2001 Annual Science Report
Reporting | JUL 2000 – JUN 2001
This Year At a Glance
95 Project Reports
0 Field Sites
Breakdown of Top Journal Publications
- Arizona State University
- Carnegie Institution of Washington
- Harvard University
- Marine Biological Laboratory
- Michigan State University
- NASA Ames Research Center
- NASA Jet Propulsion Laboratory
- NASA Johnson Space Center
- Pennsylvania State University
- Scripps Research Institute
- University of California, Los Angeles
- University of Colorado, Boulder
- University of Rhode Island
- University of Washington
- Virtual Planetary Laboratory (JPL/CalTech)
Browse by Roadmap ObjectivesBased on the 1998 Roadmap
- 1.0Astrobiology is multidisciplinary, and achieving our goals will require the cooperation of different scientific disciplines and programs.
- 2.0Astrobiology encourages planetary stewardship, through an emphasis on protection against biological contamination and recognition of the ethical issues surrounding the export of terrestrial life beyond Earth.
- 3.0Astrobiology recognizes a broad societal interest in our subject, especially in areas such as the search for extraterrestrial life and the potential to engineer new life forms adapted to live on other worlds.
- 4.0In view of the intrinsic excitement and wide public interest in our subject, Astrobiology includes a strong element of education and public outreach.
- 1.0How does life begin and develop?
- Goal 1
- Goal 2
- Goal 3
- Goal 4
- 1.0Determine whether the atmosphere of the early Earth, hydrothermal systems or exogenous matter were significant sources of organic matter.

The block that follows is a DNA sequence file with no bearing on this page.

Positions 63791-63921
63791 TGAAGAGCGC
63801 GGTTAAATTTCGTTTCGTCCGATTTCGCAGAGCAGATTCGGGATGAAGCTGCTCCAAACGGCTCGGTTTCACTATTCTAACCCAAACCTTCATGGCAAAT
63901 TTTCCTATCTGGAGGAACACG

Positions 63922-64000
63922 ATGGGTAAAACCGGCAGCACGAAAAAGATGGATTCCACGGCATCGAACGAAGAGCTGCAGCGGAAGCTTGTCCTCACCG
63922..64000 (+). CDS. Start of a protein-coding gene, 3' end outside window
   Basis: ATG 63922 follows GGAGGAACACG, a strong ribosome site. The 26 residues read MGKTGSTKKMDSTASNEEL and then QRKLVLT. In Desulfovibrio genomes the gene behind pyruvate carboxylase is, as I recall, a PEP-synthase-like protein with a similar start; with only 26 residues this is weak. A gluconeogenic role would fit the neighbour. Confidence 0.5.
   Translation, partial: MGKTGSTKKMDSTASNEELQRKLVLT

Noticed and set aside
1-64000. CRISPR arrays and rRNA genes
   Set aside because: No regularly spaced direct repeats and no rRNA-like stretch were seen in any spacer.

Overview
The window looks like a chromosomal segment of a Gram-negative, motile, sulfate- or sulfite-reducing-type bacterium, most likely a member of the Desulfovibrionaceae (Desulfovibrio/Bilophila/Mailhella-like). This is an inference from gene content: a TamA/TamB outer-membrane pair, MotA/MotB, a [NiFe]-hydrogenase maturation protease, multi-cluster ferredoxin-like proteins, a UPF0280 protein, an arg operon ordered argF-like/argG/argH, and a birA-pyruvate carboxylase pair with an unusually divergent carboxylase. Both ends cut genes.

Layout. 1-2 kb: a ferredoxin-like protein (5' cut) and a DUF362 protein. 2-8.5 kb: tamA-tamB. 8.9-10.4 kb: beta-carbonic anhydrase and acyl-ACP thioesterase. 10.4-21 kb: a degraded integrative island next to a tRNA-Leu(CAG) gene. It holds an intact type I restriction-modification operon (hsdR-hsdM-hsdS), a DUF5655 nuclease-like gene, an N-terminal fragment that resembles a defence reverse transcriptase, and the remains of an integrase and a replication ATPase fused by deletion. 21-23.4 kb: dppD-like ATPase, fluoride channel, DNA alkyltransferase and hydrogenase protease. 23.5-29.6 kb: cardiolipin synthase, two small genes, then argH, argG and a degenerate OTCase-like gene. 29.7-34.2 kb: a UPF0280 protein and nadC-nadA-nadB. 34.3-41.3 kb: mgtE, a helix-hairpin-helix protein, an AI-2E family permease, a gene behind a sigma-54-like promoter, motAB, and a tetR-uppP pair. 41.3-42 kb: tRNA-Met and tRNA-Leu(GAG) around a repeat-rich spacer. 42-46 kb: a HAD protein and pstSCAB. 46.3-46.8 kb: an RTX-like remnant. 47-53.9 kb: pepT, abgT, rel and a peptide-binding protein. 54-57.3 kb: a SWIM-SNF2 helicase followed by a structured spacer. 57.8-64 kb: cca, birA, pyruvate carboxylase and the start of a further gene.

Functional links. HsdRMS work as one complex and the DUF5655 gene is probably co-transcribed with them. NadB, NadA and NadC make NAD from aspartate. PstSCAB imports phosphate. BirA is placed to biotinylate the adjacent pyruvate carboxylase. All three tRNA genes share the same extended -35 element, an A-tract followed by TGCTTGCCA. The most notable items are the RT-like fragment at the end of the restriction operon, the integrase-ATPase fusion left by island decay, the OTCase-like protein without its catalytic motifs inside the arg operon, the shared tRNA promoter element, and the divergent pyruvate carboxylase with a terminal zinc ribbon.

- 2.0Develop and test plausible pathways by which ancient counterparts of membrane systems, proteins and nucleic acids were synthesized from simpler precursors and assembled into protocells.
- 3.0Replicating, catalytic systems capable of evolution, and construct laboratory models of metabolism in primitive living systems.
- 4.0Expand and interpret the genomic database of a select group of key microorganisms in order to reveal the history and dynamics of evolution.
- 5.0 Describe the sequences of causes and effects associated with the development of Earth's early biosphere and the global environment.
- 6.0Define how ecophysiological processes structure microbial communities, influence their adaptation and evolution, and affect their detection on other planets.
- 2.0Does life exist elsewhere in the universe?
- Goal 5
- Goal 6
- Goal 7
- Goal 8
- 7.0Identify the environmental limits for life by examining biological adaptations to extremes in environmental conditions.
- 8.0Search for evidence of ancient climates, extinct life and potential habitats for extant life on Mars.
- 9.0Determine the presence of life's chemical precursors and potential habitats for life in the outer solar system.
- 10.0Understand the natural processes by which life can migrate from one world to another. Are we alone in the Universe?
- 11.0Determine (theoretically and empirically) the ultimate outcome of the planet-forming process around other stars, especially the habitable ones.
- 12.0Define climatological and geological effects upon the limits of habitable zones around the Sun and other stars to help define the frequency of habitable planets in the universe.
- 13.0Define an array of astronomically detectable spectroscopic features that indicate habitable conditions and/or the presence of life on an extrasolar planet.
- 3.0What is life's future on Earth and beyond?
- Goal 9
- Goal 10
- 14.0Determine the resilience of local and global ecosystems through their response to natural and human-induced disturbances.
- 15.0Model the future habitability of Earth by examining the interactions between the biosphere and the chemistry and radiation balance of the atmosphere.
- 16.0Understand the human-directed processes by which life can migrate from one world to another.
- 17.0Refine planetary protection guidelines and develop protection technology for human and robotic missions.